REVIEW: Tom and Jerry

I – I kinda feel heartbroken. Y’know, like, when a friend hands you their CV, asking you to hand it to your boss and put in a good work, but you know their work ethic is trash and they’re abysmal at everything they do, so you shred the CV and forget this whole event ever happened? (True story. I’m looking you, Reece.)

The above event causes this painful ache in the pit of your stomach. I got a similar sensation when I spoke to Chloë Grace Moretz – someone who was so warm and amicable – only to, well, really, really dislike the film she was promoting.

The year is 2021. After hugely successful big-screen remakes of the Pokémon and Sonic the Hedgehog franchises, Tom and Jerry – naturally – did the same, but it didn’t feel right. Tom and Jerry just don’t work as a long-form piece of content. Their humour relies entirely on silent slapstick antics, which works in a short TV special as you’re pretending to eat cereal only to get the toy in the box. But for a 101 minute-long movie? That’s exactly why Detective Pikachu cast Ryan Reynolds as a talking Pikachu, as opposed to making the character mute.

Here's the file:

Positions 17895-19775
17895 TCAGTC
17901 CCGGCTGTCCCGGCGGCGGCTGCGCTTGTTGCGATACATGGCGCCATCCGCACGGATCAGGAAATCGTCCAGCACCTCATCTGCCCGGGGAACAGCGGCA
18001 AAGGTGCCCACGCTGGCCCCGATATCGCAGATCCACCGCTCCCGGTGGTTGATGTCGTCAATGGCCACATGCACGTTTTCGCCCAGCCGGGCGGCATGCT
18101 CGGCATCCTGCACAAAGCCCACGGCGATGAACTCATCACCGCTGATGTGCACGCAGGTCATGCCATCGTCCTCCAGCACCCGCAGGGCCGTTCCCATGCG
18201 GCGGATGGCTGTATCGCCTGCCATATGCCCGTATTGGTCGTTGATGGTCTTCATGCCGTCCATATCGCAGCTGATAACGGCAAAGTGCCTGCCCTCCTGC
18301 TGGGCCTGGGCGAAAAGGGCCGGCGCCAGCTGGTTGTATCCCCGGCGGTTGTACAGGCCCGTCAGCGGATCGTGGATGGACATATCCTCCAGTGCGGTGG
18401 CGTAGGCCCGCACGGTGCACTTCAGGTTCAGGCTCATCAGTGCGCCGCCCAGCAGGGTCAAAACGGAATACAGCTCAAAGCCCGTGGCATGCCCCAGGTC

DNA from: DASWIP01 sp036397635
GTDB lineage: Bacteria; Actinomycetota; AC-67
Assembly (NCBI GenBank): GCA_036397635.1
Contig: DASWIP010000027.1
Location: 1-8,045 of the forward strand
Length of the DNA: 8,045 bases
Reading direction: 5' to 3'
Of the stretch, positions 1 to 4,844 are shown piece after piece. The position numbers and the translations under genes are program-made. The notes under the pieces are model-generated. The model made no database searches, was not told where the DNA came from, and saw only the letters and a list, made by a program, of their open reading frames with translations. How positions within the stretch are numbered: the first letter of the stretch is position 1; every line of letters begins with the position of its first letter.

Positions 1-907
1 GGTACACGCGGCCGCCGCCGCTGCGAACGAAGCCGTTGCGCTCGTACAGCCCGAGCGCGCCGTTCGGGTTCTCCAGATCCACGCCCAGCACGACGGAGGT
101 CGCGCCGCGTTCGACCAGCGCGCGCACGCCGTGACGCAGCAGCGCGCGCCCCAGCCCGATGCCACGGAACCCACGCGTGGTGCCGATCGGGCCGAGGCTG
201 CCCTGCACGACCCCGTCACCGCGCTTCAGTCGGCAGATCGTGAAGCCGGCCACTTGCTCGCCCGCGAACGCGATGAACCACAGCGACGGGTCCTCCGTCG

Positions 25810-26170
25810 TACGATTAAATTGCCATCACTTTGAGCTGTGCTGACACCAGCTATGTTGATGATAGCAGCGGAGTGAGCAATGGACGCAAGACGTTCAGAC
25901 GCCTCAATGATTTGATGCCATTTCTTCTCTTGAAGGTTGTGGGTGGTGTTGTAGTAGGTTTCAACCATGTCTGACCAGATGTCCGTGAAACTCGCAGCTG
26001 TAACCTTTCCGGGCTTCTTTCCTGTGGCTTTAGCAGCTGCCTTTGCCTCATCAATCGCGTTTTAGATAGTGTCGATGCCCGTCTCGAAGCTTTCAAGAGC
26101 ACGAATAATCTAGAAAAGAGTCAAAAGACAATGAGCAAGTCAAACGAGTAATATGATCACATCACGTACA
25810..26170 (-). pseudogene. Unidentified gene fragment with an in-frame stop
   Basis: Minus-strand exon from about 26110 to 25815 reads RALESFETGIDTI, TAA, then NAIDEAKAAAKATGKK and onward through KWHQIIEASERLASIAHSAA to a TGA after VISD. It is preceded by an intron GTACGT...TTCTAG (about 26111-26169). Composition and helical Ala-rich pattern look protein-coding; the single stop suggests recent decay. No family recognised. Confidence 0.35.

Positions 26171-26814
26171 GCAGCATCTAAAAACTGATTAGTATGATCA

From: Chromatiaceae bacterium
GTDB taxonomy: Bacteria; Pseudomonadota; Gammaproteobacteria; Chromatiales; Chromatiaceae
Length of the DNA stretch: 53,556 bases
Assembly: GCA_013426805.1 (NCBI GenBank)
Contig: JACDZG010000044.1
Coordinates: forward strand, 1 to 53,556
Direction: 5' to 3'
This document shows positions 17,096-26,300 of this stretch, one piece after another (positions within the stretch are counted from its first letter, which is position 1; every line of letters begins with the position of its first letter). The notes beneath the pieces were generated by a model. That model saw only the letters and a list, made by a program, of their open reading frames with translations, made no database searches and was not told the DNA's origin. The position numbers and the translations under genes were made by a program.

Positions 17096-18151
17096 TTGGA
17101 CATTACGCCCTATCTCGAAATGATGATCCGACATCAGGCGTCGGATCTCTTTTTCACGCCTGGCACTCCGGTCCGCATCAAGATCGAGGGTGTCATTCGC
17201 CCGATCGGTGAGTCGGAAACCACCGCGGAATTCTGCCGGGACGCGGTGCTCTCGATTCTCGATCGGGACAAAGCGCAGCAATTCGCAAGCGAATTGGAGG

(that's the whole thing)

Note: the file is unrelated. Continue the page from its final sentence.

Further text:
You could argue that one of Pixar’s best films, WALL·E, predominantly featured two silent characters, but they shared a gorgeous, romantic story arc. (I can’t believe I’ve said that about, essentially, two toasters.) The film opens with WALL·E seemingly being the most isolated being on the planet; someone who hasn’t had any form of contact in decades, only for him to meet EVE, and to fall in love with her. Despite being entirely silent, this works, because there’s a plot to follow; their relationships change. Whilst with Tom and Jerry; their story arc is to, well, hit each other over the head with various items. That’s it.